666 Park Avenue: TV Review

Not even an ounce scary.

ABC's new horror drama starring Rachael Taylor and Vanessa Williams, can't even make the devil seem frightening.

It could be that ABC’s new drama 666 Park Avenue will come down to two questions you’ll need to answer after you watch the pilot: “Is that all there is?” and “What more could I want?”

The first question is raised because this series seems so incredibly simple that it feels like the writers forgot to put in a bigger mystery -- or thought they’d reveal it right away and go from there. The show is about an Upper East Side apartment building that appears to be run by the devil, whose name here is Gavin (Terry O’Quinn), and the devil’s wife, Olivia (Vanessa Williams). It appears that you get to move into this incredibly awesome apartment and have your greatest desire(s) fulfilled in exchange for your soul -- or somehow doing the devil’s dirty work.

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That might be a red herring. Maybe Gavin is not the devil. Maybe he’s, like, let’s see, the devil’s second- or third-in-command. He acts like the devil, though: When it’s time to pay up, you do -- or terrible things that are not particularly frightening will happen to you.

In any case, the apartment complex he runs is called The Drake. Into this den of supposed horrors comes the Midwestern couple Jane (Rachael Taylor) and Henry (Dave Annable), who can’t believe their good fortune -- the first sign something’s wrong. They not only get an apartment there, but also Gavin makes them the managers, so their apartment is super-awesome. Henry works at the mayor’s office, so he’s a smart guy who should know better. There must be something in the fine print, like, “In exchange for your super-awesome apartment, you both owe me your souls.”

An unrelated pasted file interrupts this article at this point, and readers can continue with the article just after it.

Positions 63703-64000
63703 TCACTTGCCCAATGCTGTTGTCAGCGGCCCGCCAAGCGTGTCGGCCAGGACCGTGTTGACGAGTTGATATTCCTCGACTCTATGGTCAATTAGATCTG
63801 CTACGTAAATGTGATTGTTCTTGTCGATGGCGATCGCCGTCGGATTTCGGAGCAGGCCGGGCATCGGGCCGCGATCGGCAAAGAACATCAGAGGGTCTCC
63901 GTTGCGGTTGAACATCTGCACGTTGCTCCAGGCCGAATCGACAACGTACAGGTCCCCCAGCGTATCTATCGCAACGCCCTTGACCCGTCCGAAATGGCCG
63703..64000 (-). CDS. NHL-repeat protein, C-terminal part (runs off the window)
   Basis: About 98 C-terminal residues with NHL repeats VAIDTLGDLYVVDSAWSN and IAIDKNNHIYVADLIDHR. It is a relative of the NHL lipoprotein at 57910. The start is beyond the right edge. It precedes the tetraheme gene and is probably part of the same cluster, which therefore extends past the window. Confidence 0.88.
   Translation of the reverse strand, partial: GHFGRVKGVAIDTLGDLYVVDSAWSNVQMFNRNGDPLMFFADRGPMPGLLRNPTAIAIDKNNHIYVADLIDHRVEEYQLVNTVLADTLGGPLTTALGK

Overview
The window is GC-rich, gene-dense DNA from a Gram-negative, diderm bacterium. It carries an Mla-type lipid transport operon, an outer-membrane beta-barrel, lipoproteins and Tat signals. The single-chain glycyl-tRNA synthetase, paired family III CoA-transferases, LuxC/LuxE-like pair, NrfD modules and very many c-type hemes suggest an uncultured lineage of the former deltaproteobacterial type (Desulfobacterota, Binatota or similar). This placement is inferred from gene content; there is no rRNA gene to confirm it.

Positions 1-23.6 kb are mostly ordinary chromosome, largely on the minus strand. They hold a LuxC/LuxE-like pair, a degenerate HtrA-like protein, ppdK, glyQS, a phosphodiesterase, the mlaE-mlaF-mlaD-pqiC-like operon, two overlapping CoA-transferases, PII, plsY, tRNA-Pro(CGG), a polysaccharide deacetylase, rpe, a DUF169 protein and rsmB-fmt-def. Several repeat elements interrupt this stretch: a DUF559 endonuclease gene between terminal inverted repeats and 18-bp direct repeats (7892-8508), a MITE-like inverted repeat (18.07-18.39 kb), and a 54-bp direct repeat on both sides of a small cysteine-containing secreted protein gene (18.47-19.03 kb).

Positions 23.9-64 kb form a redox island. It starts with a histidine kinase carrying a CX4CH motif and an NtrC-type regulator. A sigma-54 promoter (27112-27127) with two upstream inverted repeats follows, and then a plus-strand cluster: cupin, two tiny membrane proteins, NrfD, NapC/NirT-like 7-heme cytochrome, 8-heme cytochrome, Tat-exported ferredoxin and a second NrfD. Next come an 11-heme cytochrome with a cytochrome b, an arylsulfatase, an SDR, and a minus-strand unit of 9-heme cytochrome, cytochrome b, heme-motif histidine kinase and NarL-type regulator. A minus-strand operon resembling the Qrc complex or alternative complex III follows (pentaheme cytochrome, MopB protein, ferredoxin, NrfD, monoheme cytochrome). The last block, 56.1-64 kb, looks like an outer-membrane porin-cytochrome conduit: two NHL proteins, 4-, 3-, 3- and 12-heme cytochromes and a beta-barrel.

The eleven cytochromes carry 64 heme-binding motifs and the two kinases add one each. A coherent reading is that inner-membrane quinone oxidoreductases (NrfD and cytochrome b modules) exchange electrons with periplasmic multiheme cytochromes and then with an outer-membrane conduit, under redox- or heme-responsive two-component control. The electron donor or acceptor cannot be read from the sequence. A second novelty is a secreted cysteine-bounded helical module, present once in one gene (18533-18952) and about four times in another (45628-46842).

The problem with 666 is there’s not much mystery to it. If there are greater mysteries -- and there are hints a few exist -- then they’re probably not bigger than the one we already know: The devil runs this apartment, and if you make a deal with him, it will end badly.

That brings us to the second question. For some viewers, knowing the premise so clearly and early on might not be a problem. Each week could provide any number of intriguing reveals about the residents; we see at least three in the pilot. However, they all kind of follow the same pattern: Do the devil’s bidding, stay alive. Try to move out or otherwise renege on your deal, watch the hell out.

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On the plus side, it’s easy to watch O’Quinn do anything. He always looks evil, even when he’s not supposed to. There’s not enough for Williams to do in the pilot, but the camera always has loved her, so there’s that, at least until she busts out her character’s evil side.

Taylor and Annable also are likable, but you can’t shake the fact that they should know this is too good to be true; it’s tough to buy they’d be so easily duped. Perhaps the worst offense by 666 is that it’s not even an ounce scary. Maybe if the couple had moved into the complex and Gavin and Olivia were not so blatantly menacing, etc., weird things could have started happening slowly and more creepily, a la The Shining. Eventually the freak-out scare factor would rise, then maybe in the season finale we’d find out -- gasp -- he’s the devil! Who knows. But the show has chosen another path.